As Bender told me, he got a call one Sunday morning from Keitel, offering to help get the movie made. (You can look it up — the New York Sunday Times Magazine, Dec. 6, 1992.)

The rest is pretty much history — Keitel set the movie at home-video company LIVE for a straight-to-video price of a reported $750,000. It had no theatrical deal, but the then-blooming Sundance Festival accepted it. It was far from a hit, with, according to Bruce, a goodly portion of the audience walking out (due to the violence).

However, it did have one fan — Harvey Weinstein of what was then Miramax.

Unfortunately, despite having distributed hits like “Cinema Paradiso” Miramax was, like many film companies, living hand to mouth. (And. Fanboys, don’t write saying I don’t know what I’m talking about — I’ve worked with many Miramaxers over the years, including my intern at Newsweek, Mark Gill, who later became Miramax president you can look it up!) In fact, there were rumors that Miramax didn’t have the money to open “Dogs” in even a couple of theaters — they were going to let LIVE take it to video.

That’s where Noah Baumbach comes in.

You see, having been screwed out of “Natural Born Killers” (which Oliver Stone later directed), Morgan Mason felt bad enough that he gave us another project, “Killing Zoe,” written by Quentin’s friend, sometime roommate and co-worker at the video store, Roger Avary. We had partnered with a friend, New Line honcho Jeff Schechtman, and taken “Zoe” to the Cannes Film Festival, hoping to piggyback on Quentin’s newfound international acclaim.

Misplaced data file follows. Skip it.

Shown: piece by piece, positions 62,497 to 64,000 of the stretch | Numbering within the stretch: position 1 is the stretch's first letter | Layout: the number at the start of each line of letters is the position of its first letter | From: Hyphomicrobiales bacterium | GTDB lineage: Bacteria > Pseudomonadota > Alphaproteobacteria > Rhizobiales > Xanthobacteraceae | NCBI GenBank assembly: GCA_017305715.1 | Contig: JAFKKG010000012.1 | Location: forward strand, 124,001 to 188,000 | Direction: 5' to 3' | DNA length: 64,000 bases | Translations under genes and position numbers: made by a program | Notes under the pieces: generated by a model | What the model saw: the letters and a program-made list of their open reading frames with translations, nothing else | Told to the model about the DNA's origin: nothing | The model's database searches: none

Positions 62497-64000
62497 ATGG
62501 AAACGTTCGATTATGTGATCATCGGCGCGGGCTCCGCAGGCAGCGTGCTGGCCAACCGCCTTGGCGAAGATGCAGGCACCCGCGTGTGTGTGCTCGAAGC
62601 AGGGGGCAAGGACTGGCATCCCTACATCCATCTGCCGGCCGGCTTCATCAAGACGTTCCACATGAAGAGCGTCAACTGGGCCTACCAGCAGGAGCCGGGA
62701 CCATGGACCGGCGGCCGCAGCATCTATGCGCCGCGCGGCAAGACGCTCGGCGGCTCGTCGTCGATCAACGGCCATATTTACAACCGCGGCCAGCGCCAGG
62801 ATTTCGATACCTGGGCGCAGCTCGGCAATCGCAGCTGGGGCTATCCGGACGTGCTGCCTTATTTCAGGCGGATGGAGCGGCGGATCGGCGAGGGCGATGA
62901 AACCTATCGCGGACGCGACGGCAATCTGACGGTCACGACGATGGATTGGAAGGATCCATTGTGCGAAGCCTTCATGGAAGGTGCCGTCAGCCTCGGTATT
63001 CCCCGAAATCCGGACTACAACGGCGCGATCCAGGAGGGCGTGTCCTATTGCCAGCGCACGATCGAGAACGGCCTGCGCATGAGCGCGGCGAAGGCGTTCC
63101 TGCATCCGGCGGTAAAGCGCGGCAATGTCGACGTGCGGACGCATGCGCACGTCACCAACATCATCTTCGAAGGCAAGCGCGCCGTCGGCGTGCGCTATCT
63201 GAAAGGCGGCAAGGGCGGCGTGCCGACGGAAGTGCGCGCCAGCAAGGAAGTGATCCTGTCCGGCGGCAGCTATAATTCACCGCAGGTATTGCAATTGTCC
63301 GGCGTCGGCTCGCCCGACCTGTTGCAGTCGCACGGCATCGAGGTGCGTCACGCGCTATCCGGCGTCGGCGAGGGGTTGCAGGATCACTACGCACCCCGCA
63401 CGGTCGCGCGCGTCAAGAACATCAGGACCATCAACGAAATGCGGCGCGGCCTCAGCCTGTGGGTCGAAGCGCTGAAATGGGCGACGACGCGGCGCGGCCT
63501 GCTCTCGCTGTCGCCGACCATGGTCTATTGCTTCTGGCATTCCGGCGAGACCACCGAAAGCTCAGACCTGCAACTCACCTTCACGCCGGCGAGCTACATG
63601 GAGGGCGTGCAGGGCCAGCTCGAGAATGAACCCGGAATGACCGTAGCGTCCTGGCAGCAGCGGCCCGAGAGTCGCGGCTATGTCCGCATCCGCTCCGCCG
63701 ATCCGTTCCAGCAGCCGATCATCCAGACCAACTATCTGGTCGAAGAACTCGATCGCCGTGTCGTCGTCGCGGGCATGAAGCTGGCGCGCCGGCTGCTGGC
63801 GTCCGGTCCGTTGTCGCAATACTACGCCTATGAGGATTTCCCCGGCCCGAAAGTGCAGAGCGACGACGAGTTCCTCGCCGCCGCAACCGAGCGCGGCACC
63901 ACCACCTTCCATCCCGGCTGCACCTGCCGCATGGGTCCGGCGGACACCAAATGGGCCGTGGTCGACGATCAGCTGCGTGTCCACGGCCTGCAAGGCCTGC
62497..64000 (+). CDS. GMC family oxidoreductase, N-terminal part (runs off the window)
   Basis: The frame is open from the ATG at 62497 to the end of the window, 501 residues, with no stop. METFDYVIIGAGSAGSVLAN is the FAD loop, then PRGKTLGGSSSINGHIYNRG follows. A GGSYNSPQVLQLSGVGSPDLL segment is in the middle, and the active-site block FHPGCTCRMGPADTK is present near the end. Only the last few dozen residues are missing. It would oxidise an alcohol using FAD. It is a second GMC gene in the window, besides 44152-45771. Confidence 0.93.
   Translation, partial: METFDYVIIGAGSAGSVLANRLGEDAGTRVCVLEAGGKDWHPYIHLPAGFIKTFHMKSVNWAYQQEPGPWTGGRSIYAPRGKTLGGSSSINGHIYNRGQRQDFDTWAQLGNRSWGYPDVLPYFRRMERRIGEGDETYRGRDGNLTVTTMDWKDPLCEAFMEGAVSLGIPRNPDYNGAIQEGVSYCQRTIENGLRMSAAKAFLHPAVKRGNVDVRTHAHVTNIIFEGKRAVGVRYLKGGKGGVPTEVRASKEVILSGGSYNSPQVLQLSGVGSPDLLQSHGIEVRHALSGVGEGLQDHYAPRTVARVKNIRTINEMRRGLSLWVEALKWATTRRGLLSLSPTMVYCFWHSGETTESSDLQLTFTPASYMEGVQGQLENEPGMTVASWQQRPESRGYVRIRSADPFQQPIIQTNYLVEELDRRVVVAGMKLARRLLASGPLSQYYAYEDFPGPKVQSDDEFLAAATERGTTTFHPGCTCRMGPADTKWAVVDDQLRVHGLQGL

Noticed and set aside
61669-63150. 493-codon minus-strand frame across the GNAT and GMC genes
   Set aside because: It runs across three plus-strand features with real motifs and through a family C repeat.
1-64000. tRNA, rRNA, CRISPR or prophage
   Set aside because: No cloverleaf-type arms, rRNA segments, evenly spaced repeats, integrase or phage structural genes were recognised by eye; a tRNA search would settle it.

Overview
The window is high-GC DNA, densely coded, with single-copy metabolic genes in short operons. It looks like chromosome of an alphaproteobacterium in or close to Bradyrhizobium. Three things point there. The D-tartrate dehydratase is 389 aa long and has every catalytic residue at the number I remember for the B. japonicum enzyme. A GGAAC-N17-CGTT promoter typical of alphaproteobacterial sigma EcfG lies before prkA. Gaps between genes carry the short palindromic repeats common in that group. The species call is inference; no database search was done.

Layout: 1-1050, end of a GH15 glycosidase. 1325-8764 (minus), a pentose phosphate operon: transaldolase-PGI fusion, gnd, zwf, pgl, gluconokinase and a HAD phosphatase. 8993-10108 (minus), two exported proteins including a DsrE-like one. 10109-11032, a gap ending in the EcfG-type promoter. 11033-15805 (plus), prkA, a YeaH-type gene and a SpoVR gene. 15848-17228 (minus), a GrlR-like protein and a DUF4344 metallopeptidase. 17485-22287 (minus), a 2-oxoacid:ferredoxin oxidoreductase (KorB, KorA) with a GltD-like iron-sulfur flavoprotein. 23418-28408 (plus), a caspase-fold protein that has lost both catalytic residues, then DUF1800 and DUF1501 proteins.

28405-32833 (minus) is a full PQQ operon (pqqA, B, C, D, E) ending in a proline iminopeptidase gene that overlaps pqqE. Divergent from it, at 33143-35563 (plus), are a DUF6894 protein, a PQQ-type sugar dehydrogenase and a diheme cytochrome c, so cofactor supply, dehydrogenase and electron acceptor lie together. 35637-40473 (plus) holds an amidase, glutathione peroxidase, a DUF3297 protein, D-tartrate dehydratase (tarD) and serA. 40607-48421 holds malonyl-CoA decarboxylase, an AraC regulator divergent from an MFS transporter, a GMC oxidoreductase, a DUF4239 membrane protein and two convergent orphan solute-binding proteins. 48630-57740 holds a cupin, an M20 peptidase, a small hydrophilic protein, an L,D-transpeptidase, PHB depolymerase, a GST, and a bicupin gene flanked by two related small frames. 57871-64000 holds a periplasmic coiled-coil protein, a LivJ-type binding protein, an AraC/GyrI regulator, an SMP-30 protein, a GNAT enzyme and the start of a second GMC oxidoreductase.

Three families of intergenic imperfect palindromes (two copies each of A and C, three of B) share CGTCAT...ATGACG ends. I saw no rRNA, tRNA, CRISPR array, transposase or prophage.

Quentin agreed to “executive produce” (i.e. lend his name) to Roger’s project. Schechtman arranged a front-page story in the Hollywood Reporter. Ours was entitled “”Dogs’ Director to Produce Zoe” or something close to that (you can look it up!)

The day, after the “Dogs” premiere, Jeff hosted a party at the Rado Plage beach club in Cannes for Roger, Quentin and what cast of “Dogs” we could round up (I remember Tim Roth was there) — and sold the picture out in a matter of hours.

There was only one problem — it was assuming it got released in the U.S. With the rumors that Miramax didn’t have the money, I had to take matters into my hands. So I cold-called an editor at the New York Times Magazine and convinced her to meet with Quentin and me about a story on “Dogs.”

To my amazement, she agreed. I flew to New York (Roger drove me to the airport) and took them to lunch. Again to my amazement, they hit it off — though I never knew why?

Anyway, the Times ran my magazine feature on Quentin (“All’s Well That Ends Gruesomely,” ibid.) and, as many Miramax insiders have told me, that’s when Harvey and Bob Weinstein decided to roll the dice, releasing the film in a handful of theaters after the article appeared. (Those were the days when newspapers still had clout!)

The movie bombed — it grossed less than $1 million — but it put Quentin on the map.

Two years later “Pulp Fiction” came out and changed everything and I got a strange phone call — from the editor at the Times. Turns out she was retiring — she explained that, after falling on her sword for Quentin, when the movie bombed there were rumblings they wanted to let her go. She refused — until “Pulp” hit. Now, she felt, she could leave with her head held high.

I asked her one question: Given the heat she’d taken to get the story published (launching Quentin’s career), why?

She told me she had a son in Hollywood who’d been working on his first movie for Trimark (another defunct movie company, like LIVE) and he had assured her (not me) that Quentin was the real deal.

His name was Noah Baumbach. And you can look it up.